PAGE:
Sunday, May 01, 2005

Reporting or advocacy?

Paper tried to avoid potential harm to transgender teen
by Michael "my wife made me hyphenate my last name" Arrieta-Walden

Context:
Story as reported by The Fishwrapper

See my original post on the "I take my sixth grade child to sex parades dressed as a girl" story.

Why was there what seemed like a role reversal for journalists, whose primary mission is to convey information?
Why indeed? My answer is that this newspaper, and this "article" in particular was not meant to "convey information" but was instead an advocacy piece for sexual deviants.

Reporter Steve Woodward, who writes about cultures and subcultures for the newspaper, began trying to find a transgender teen more than a year ago.
Ever notice that all the pictures, especially front page pictures, that involved the gay marriage debate in Oregon were of older lesbian couples? Why no young men? This is a calculated decision on the part of the newspaper. Studies show that the general populace finds lesbians less offensive than the though of two men having sex. The paper wants to make this lifestyle as palpable as possible so that you will accept it sooner. If it took a year to find the "right" transgender, when clearly you could find any freak in leather, you know it was because the paper was looking for one that you could stomach.

When he found a subject last year, Woodward interviewed him for hours and wrote a draft of the story. But because of difficulties in the teen's life, Living editor Michael Rollins pushed to keep looking for another subject who wouldn't necessarily perpetuate stereotypes of transgender youths and with whom readers might more closely identify.
Exactly my point. The newspaper is behaving more like an advertising agency looking for a subject that will make their product (point of view) desirable.

They also were aware of the potential harm; Woodward had interviewed many transgender teens and those who know them, and had heard about beatings and harassment. "We always look out for kids," Rollins says. "We keep them out of harm's way."
Liars. If there provable cases of "beatings" then the paper would have reported them. People would have, and should have, been arrested, charged, and convicted of assault. Rollins is really "looking out for kids" by doing an advocacy piece for a family that took their sixth grade son to a transgender parade dressed a girl.

Woodward frankly regrets that readers did not see that she looks like many other beautiful, teenage girls.
Did you see "her" naked Woodward? The way that God made him?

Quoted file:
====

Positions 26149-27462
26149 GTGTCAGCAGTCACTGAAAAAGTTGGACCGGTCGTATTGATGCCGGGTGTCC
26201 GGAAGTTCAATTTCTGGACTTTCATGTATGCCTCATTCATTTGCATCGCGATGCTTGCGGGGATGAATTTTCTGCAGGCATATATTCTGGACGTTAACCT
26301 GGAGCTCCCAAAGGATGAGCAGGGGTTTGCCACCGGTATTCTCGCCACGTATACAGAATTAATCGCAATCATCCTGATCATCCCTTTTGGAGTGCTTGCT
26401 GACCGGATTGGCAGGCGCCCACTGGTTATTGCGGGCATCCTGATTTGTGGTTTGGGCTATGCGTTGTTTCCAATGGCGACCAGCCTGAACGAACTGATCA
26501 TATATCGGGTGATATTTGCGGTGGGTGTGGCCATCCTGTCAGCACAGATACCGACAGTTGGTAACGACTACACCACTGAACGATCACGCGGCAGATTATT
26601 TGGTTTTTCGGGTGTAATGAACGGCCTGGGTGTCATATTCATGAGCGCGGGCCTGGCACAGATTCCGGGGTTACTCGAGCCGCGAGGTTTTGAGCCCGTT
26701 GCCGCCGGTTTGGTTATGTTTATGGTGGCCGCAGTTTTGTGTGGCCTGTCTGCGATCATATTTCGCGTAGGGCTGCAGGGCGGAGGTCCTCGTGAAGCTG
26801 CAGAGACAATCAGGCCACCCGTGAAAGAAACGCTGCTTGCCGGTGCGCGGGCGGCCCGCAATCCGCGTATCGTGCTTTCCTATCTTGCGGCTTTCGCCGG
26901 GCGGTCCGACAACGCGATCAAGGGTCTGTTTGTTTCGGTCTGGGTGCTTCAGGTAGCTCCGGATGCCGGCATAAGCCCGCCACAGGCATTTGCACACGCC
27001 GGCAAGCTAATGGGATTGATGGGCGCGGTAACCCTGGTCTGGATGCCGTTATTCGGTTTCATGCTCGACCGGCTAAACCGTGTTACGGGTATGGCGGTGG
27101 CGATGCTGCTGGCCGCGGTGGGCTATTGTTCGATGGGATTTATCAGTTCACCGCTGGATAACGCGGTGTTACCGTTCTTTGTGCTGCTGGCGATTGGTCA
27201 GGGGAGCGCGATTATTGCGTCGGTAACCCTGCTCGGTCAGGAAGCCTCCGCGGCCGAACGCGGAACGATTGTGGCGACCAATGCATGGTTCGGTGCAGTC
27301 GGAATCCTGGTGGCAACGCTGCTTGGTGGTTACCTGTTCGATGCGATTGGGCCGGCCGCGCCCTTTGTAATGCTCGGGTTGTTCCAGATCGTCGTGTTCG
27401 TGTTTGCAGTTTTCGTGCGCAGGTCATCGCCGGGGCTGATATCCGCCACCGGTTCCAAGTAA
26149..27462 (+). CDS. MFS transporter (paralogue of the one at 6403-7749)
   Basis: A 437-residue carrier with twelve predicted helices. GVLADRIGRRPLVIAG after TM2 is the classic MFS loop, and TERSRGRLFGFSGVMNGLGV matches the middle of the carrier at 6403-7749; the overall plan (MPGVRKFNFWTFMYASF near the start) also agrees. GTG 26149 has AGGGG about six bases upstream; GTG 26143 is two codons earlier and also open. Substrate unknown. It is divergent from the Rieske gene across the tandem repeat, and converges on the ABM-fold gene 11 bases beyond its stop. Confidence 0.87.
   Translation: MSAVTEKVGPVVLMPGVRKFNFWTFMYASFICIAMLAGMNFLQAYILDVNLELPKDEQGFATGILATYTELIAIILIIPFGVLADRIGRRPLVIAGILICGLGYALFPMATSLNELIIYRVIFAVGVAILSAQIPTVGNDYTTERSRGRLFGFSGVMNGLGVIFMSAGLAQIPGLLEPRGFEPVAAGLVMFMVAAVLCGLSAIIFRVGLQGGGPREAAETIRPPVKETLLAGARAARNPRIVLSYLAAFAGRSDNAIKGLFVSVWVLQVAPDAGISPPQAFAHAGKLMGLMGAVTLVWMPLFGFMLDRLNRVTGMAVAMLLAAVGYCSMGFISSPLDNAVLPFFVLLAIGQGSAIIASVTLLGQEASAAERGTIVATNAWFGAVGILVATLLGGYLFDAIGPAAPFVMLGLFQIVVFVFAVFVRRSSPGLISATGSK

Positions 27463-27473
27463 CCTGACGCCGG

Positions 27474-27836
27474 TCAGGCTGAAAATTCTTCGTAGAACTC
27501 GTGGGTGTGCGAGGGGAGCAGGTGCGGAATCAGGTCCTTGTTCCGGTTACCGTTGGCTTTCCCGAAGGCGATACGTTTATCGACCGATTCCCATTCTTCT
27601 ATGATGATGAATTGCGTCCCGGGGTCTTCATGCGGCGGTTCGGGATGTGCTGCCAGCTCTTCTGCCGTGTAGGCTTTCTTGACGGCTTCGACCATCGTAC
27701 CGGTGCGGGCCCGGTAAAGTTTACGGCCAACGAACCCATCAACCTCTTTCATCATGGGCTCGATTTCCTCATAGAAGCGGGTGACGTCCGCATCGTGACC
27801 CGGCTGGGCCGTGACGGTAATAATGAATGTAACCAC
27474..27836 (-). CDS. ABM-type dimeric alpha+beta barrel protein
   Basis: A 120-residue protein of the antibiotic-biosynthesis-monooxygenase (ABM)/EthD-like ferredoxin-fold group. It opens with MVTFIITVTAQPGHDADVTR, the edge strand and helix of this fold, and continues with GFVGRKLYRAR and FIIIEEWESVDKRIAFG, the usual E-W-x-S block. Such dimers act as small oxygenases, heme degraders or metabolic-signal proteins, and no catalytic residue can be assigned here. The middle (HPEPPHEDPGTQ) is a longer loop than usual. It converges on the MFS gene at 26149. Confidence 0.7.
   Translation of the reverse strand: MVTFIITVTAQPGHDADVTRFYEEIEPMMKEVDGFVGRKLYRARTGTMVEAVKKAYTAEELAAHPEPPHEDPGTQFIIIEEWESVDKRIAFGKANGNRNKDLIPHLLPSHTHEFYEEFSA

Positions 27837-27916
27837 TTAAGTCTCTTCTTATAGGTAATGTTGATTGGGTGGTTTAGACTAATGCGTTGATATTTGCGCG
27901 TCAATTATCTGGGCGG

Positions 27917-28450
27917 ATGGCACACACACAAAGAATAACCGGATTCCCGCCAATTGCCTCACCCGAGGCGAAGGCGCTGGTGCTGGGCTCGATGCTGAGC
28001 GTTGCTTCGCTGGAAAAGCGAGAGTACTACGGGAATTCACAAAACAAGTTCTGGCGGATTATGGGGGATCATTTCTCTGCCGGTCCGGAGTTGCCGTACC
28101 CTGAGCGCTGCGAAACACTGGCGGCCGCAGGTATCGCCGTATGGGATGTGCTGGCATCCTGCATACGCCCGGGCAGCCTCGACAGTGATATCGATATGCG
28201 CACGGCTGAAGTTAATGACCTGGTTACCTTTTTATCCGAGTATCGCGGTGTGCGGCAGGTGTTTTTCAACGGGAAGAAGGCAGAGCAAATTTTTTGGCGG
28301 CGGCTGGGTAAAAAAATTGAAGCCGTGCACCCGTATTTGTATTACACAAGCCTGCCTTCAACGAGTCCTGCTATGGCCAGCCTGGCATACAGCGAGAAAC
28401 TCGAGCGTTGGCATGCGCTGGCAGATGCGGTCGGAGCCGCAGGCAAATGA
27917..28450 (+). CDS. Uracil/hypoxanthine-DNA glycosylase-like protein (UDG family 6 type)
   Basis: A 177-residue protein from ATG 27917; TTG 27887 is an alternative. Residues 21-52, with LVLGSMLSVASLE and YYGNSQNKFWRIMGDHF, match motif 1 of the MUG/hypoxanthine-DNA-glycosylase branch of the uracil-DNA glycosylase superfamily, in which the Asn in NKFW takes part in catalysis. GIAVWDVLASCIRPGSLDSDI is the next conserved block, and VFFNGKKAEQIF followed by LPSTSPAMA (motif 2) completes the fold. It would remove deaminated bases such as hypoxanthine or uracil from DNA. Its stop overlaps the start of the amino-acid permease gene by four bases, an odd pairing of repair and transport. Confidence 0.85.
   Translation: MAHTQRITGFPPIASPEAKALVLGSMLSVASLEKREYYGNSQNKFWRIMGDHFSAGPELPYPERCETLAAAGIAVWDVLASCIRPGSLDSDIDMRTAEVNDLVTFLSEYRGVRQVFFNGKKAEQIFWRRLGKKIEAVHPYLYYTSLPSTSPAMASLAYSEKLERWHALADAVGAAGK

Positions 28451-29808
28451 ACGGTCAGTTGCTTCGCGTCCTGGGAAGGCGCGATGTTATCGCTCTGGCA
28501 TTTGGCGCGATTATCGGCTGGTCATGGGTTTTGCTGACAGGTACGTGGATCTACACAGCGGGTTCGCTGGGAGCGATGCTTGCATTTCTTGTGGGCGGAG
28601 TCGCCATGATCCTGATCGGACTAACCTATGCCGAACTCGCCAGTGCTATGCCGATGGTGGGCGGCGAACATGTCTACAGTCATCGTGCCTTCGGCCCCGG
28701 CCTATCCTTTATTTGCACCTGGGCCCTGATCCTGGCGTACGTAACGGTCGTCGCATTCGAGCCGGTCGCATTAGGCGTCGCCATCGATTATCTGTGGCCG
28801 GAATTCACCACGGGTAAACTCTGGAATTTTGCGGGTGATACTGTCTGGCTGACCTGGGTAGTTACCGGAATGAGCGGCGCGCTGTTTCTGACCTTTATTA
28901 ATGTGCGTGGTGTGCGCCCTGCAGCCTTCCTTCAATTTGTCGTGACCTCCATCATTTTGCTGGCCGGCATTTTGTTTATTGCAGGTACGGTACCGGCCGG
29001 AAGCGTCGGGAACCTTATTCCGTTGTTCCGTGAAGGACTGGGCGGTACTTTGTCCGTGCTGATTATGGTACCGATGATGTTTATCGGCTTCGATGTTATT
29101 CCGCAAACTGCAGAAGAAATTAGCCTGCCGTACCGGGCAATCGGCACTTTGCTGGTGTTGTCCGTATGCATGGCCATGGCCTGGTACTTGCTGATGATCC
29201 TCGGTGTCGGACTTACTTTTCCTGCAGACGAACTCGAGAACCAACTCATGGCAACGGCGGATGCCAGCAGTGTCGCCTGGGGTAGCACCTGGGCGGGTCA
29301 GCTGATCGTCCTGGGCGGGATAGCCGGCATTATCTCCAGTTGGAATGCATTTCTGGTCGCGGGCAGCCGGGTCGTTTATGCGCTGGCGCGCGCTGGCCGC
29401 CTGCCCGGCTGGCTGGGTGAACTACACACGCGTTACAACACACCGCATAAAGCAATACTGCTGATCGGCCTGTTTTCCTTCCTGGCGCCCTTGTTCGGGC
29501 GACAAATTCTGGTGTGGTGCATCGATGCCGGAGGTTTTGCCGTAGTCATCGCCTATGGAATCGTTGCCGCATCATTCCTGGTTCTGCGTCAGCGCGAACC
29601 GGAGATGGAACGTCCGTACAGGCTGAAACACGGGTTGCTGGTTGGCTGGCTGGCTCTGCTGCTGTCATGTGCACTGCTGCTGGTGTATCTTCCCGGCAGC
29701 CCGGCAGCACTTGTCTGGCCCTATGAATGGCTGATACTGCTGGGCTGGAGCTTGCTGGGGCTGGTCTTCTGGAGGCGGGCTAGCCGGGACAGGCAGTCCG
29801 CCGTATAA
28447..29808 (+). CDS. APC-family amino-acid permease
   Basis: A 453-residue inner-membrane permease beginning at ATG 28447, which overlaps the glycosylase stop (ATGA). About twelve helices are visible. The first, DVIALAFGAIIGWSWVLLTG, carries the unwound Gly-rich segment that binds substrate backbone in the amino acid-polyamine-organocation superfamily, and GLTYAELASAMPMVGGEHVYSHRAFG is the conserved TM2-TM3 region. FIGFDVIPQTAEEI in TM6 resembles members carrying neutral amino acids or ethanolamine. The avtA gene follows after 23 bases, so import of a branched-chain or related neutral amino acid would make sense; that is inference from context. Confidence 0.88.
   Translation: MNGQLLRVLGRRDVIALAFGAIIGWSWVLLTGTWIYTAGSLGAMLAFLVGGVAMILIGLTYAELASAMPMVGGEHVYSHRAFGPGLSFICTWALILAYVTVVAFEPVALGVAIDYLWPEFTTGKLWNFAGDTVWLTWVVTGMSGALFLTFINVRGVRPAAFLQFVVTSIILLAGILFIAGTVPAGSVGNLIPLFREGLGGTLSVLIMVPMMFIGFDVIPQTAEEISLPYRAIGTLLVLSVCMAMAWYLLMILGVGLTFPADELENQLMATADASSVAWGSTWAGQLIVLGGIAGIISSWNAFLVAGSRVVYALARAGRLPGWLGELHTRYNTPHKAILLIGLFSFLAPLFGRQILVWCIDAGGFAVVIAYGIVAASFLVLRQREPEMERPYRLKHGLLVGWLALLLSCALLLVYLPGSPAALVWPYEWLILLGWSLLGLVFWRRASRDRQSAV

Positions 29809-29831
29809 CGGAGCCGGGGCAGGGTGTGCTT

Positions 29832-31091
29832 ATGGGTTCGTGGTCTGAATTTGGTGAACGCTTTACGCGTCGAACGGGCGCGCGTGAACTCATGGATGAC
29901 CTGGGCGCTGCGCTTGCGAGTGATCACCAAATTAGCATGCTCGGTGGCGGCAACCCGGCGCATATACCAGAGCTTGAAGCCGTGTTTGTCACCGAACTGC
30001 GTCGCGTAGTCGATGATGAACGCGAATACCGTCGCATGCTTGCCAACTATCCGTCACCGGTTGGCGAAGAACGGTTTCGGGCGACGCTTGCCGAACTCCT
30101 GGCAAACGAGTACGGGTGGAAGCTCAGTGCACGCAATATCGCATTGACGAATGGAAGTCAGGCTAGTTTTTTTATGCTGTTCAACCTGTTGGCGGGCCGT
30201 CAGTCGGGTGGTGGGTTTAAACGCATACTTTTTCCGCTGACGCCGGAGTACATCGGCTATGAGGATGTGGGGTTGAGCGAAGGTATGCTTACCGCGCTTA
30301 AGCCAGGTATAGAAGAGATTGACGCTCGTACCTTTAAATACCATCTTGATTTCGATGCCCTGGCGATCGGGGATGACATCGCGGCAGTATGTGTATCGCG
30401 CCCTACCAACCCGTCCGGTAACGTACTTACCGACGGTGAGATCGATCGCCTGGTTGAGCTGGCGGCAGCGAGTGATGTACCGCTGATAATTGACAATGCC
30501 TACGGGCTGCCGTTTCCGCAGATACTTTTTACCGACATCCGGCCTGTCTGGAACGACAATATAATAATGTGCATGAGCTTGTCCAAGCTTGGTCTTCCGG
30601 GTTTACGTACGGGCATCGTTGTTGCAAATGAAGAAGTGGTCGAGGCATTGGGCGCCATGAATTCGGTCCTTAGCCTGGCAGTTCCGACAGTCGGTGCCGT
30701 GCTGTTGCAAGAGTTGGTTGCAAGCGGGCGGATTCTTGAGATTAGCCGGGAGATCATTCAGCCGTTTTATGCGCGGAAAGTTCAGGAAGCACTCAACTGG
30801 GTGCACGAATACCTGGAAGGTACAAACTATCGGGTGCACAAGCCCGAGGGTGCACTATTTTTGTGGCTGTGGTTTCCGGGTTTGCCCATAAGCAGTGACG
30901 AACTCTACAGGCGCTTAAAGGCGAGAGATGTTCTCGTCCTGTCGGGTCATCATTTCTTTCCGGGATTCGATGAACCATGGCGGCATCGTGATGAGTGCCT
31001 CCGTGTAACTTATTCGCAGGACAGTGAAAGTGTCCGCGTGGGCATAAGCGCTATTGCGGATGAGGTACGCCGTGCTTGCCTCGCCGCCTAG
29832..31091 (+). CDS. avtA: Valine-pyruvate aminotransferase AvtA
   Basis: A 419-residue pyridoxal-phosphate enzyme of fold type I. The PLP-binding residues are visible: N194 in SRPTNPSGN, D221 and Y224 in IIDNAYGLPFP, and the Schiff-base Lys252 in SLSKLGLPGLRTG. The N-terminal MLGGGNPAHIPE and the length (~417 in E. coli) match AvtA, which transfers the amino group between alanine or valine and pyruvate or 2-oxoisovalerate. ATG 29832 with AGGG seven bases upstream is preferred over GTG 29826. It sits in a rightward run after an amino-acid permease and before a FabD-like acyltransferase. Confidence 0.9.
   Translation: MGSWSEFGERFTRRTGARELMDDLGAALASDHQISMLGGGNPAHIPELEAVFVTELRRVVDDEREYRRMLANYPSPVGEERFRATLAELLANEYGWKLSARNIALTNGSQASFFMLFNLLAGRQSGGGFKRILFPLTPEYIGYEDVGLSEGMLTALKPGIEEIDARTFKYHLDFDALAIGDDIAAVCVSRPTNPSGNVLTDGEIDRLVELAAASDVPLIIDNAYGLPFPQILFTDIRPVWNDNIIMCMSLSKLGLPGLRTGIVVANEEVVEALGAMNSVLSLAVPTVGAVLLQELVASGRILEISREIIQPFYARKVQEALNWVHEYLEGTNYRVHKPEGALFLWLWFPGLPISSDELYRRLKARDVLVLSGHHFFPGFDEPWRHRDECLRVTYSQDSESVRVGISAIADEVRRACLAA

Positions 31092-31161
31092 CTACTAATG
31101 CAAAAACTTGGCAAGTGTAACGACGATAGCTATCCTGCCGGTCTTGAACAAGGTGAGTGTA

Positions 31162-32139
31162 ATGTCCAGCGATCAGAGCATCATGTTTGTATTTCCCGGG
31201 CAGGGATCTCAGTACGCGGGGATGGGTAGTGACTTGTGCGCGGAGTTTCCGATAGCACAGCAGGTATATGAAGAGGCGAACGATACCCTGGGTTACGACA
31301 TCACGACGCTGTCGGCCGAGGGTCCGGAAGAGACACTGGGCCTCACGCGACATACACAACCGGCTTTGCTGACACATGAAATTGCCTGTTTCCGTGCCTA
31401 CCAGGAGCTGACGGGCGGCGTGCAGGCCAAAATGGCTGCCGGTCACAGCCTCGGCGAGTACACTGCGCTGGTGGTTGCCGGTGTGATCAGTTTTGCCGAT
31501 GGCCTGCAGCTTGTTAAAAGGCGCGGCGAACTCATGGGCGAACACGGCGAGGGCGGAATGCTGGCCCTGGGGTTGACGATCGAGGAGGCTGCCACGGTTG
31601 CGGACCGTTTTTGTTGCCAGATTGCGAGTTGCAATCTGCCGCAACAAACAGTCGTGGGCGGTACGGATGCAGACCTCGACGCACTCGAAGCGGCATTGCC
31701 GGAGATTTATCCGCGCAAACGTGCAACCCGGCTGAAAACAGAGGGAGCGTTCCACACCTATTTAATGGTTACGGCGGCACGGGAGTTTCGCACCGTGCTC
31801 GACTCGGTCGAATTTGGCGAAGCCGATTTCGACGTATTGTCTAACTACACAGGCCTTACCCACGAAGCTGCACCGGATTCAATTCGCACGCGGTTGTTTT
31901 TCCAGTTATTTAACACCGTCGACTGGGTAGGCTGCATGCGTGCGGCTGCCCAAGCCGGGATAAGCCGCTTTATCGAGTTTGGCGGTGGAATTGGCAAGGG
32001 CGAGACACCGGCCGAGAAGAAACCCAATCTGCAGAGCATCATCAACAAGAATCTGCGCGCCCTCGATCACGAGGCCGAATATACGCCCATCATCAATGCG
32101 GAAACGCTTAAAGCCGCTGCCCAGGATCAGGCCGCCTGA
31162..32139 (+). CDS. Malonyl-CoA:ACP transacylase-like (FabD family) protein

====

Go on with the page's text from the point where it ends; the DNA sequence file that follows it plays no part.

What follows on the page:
For many stories, especially those involving social issues, journalists almost always could foresee possible harm. Yet a more positive result -- particularly community education and understanding -- could occur.
The desired result of this story? To educate you slack jawed, pickup driving, Republican voting, Bible thumping, beer drinking, morons about the wonderful aspects of letting elementary school boys dress like girls and walk in parades whose main theme is sexuality. If you lived in "The Pearl" you would already know this. But since you live in the sprawl, I mean suburbs, and attend church, the paper tried their best to find a transgender that maybe you could identify with.

The reaction to Sander's story actually has been overwhelmingly positive at the newspaper and for the family.
I have a hard time believing that the paper received not one letter to the editor that was not "positive." (I will admit that I didn't write one) However I do not believe that the paper would have printed one. I'm sure they received lot's of mail in support that they didn't print either. This is because somewhere deep down inside, very deep down, they still have a tiny bit of journalistic ethics left in them. They couldn't in good conscience print only positive letters but since they were personally attached to the subject of their story (not good ethics) they couldn't bring themselves to print a negative letter. So they printed none thinking that would be the "fair" thing to do.

Of course all of this is my opinion and assumptions (who can really get into the mind of a liberal) but I think that the writer, editors, and readers know that this was not just a "public interest" story but a piece designed to make you accept a point of view. Ask yourself why there has never been a "education and understanding" article on a teenage girl whose life was devastated by the fact that she had an abortion?

publiceditor@news.oregonian.com

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